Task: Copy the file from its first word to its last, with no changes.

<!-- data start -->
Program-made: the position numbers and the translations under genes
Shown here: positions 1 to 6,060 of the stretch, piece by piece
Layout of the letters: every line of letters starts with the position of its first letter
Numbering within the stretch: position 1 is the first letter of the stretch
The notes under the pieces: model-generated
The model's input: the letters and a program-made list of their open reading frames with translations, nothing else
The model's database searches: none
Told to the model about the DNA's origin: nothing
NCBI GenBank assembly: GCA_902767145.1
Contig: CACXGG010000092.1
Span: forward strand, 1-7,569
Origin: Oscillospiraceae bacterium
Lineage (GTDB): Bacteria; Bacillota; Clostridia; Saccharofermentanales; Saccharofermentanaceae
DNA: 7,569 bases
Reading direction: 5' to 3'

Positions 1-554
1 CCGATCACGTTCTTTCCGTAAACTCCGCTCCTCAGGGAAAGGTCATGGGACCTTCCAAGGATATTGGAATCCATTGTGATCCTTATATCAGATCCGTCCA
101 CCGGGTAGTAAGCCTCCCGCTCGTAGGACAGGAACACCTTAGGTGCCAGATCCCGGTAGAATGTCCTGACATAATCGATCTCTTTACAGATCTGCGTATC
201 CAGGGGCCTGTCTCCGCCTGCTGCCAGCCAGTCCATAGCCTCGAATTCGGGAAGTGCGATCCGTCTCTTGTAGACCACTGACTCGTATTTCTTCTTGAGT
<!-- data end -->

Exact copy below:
Program-made: the position numbers and the translations under genes
Shown here: positions 1 to 6,060 of the stretch, piece by piece
Layout of the letters: every line of letters starts with the position of its first letter
Numbering within the stretch: position 1 is the first letter of the stretch
The notes under the pieces: model-generated
The model's input: the letters and a program-made list of their open reading frames with translations, nothing else
The model's database searches: none
Told to the model about the DNA's origin: nothing
NCBI GenBank assembly: GCA_902767145.1
Contig: CACXGG010000092.1
Span: forward strand, 1-7,569
Origin: Oscillospiraceae bacterium
Lineage (GTDB): Bacteria; Bacillota; Clostridia; Saccharofermentanales; Saccharofermentanaceae
DNA: 7,569 bases
Reading direction: 5' to 3'

Positions 1-554
1 CCGATCACGTTCTTTCCGTAAACTCCGCTCCTCAGGGAAAGGTCATGGGACCTTCCAAGGATATTGGAATCCATTGTGATCCTTATATCAGATCCGTCCA
101 CCGGGTAGTAAGCCTCCCGCTCGTAGGACAGGAACACCTTAGGTGCCAGATCCCGGTAGAATGTCCTGACATAATCGATCTCTTTACAGATCTGCGTATC
201 CAGGGGCCTGTCTCCGCCTGCTGCCAGCCAGTCCATAGCCTCGAATTCGGGAAGTGCGATCCGTCTCTTGTAGACCACTGACTCGTATTTCTTCTTGAGT